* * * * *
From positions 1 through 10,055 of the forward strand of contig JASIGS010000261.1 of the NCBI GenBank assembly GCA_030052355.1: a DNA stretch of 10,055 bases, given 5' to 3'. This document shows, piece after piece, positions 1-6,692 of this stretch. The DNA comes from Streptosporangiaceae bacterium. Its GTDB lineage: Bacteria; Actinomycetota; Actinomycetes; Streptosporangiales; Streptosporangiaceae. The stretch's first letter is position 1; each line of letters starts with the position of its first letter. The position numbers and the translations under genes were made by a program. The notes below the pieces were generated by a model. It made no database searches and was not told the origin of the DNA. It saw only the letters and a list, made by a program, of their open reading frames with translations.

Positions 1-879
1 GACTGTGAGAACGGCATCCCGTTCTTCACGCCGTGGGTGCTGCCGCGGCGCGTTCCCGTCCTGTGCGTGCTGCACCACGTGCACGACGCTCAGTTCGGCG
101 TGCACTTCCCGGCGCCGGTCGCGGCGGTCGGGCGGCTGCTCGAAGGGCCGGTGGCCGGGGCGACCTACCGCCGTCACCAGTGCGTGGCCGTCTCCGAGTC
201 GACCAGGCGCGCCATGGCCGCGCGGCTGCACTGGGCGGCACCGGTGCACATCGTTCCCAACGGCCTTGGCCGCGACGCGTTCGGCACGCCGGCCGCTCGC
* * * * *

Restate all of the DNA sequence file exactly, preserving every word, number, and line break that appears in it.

From positions 1 through 10,055 of the forward strand of contig JASIGS010000261.1 of the NCBI GenBank assembly GCA_030052355.1: a DNA stretch of 10,055 bases, given 5' to 3'. This document shows, piece after piece, positions 1-6,692 of this stretch. The DNA comes from Streptosporangiaceae bacterium. Its GTDB lineage: Bacteria; Actinomycetota; Actinomycetes; Streptosporangiales; Streptosporangiaceae. The stretch's first letter is position 1; each line of letters starts with the position of its first letter. The position numbers and the translations under genes were made by a program. The notes below the pieces were generated by a model. It made no database searches and was not told the origin of the DNA. It saw only the letters and a list, made by a program, of their open reading frames with translations.

Positions 1-879
1 GACTGTGAGAACGGCATCCCGTTCTTCACGCCGTGGGTGCTGCCGCGGCGCGTTCCCGTCCTGTGCGTGCTGCACCACGTGCACGACGCTCAGTTCGGCG
101 TGCACTTCCCGGCGCCGGTCGCGGCGGTCGGGCGGCTGCTCGAAGGGCCGGTGGCCGGGGCGACCTACCGCCGTCACCAGTGCGTGGCCGTCTCCGAGTC
201 GACCAGGCGCGCCATGGCCGCGCGGCTGCACTGGGCGGCACCGGTGCACATCGTTCCCAACGGCCTTGGCCGCGACGCGTTCGGCACGCCGGCCGCTCGC